The analysis of the dynamic nature of rituals has become a heuristic tool for the investigation not only of religious behaviour and beliefs, but also for the study of social practice and communication in ancient and modern societies. From public assembly gatherings and funerals to celebration of cult feasts or the honouring of individuals, rituals mark socially important occasions, define beginnings and endings, and aid social transitions. Thus, rituals carry all kinds of messages intended to support and express the performance of those involved, and to create the desired results. The present volume brings together a collection of articles on rituals in the Graeco-Roman world, focussing on the interconnection between ritual as a means of communication and communication as a ritual phenomenon. In regarding rituals as an interface in the realm of cultural practices, the contributors demonstrate the manifold function of ritual communication in the life of ancient communities.
Roy Rappaport argues that religion is central to the continuing evolution of life, although it has been been displaced from its original position of intellectual authority by the rise of modern science. His book, which could be construed as in some degree religious as well as about religion, insists that religion can and must be reconciled with science. Combining adaptive and cognitive approaches to the study of humankind, he mounts a comprehensive analysis of religion's evolutionary significance, seeing it as co-extensive with the invention of language and hence of culture as we know it. At the same time he assembles the fullest study yet of religion's main component, ritual, which constructs the conceptions which we take to be religious and has been central in the making of humanity's adaptation. The text amounts to a manual for effective ritual, illustrated by examples drawn from anthropology, history, philosophy, comparative religion, and elsewhere.
This book provides a ground-breaking, interaction-based framework of rituals, drawing on multiple research disciplines. It examines ritual as a relational action constructed in interaction through pre-existing patterns and captures the features of ritual phenomena by analysing interactants' behaviour in culturally and socially diverse contexts.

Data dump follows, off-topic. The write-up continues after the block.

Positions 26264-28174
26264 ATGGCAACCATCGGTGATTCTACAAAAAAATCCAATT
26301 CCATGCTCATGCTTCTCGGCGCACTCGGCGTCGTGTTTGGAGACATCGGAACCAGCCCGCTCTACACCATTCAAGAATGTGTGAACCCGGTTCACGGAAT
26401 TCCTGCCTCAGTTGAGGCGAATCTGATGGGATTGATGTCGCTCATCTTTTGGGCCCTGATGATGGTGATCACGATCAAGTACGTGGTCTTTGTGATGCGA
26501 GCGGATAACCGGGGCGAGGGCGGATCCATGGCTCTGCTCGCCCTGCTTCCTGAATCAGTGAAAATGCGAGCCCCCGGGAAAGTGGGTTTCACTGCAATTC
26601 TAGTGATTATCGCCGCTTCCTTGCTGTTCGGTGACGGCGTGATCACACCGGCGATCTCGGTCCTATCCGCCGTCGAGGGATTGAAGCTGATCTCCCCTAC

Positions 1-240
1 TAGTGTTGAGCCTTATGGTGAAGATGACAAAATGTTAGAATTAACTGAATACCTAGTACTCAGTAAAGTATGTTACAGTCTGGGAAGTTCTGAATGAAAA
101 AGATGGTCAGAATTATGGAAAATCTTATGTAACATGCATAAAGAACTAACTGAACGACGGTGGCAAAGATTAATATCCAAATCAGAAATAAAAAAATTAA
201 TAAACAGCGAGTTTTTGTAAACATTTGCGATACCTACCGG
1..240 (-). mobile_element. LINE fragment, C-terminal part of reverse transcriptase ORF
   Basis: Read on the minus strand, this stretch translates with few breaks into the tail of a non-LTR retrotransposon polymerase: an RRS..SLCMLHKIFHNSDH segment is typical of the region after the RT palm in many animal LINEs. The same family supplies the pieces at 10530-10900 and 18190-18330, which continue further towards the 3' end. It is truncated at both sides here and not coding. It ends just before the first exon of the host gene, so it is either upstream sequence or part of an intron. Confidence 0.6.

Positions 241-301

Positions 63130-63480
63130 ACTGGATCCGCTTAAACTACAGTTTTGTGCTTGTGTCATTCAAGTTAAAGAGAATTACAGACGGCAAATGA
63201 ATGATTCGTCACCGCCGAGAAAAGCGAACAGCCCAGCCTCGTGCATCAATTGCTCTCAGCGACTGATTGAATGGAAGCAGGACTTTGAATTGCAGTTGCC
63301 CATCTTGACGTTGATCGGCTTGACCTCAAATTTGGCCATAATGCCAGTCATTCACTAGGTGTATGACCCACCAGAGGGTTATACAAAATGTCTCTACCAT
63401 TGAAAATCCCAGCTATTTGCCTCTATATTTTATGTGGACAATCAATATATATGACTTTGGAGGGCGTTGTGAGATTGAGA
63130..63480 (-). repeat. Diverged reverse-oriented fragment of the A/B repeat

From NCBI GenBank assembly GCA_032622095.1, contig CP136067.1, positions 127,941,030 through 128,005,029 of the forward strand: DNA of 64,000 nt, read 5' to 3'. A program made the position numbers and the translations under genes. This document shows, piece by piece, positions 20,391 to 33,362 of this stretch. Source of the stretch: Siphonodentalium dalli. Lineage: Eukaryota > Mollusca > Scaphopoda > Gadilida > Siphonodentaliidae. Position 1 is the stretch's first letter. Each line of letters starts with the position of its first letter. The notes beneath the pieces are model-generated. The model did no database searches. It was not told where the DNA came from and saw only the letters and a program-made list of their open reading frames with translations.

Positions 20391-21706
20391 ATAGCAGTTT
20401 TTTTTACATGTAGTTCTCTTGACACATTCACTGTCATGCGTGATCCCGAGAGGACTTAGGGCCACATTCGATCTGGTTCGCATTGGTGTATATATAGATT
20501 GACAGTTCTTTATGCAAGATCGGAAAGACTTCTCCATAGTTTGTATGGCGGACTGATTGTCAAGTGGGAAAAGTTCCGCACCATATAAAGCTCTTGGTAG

Discourse and Language Education is part of the Cambridge Language Teaching Library series. Discourse analysis describes how such communication is structured, so that it is socially appropriate and linguistically accurate. This book gives practical experience in analyzing discourse and the study of written language. The analyses show the ways we use linguistic signals to carry out our discourse goals and the differences between written and spoken language as well as across languages. This text can be used as a manual in teacher education courses and linguistics and communications courses. It will be of great interest to second language teachers, foreign language teachers, and special education teachers (especially those involved with the hearing impaired).
This book covers the key concepts central to understanding recent developments in media and communications studies. Wide-ranging in scope and accessible in style it sets out a useful, clear map of the important theories, methods, and debates. The entries critically explore the limits of a key concept as much as the traditions that define it. They include clear definitions, are introduced within the wider context of the field and each one is fully cross-referenced, is clearly illustrated with relevant examples, and provides a guide to further reading and an index.
This volume presents a searching critique of the more traditional archaeological methodologies and interpretation strategies and lays down a firm philosophical and theoretical basis for symbolist and structuralist studies in archaeology. A variety of procedures, ranging from ethnoarchaeological studies and computing techniques to formal studies of artefact design variability, are utilized to provide models for archaeologists within the proposed framework and the theory and models are then applied to a range of archaeological analyses. This particular approach sees all human actions as being meaningfully constituted within a social and cultural framework. Material culture is not simply an adaptive tool, but is structured according to sets of underlying principles which give meaning to, and derive meanings from, the social world. Thus structural regularities are shown to link seemingly disparate aspects of material culture, from funerary monuments to artefact design, from the use of space in settlements, to the form of economic practices.
In Rituals and Symbolic Communication in Medieval Hungary under the Árpád Dynasty (1000 - 1301) Dušan Zupka examines rituals as means of symbolic communication in medieval political culture focusing on the Hungarian Kingdom under the rule of the Árpáds.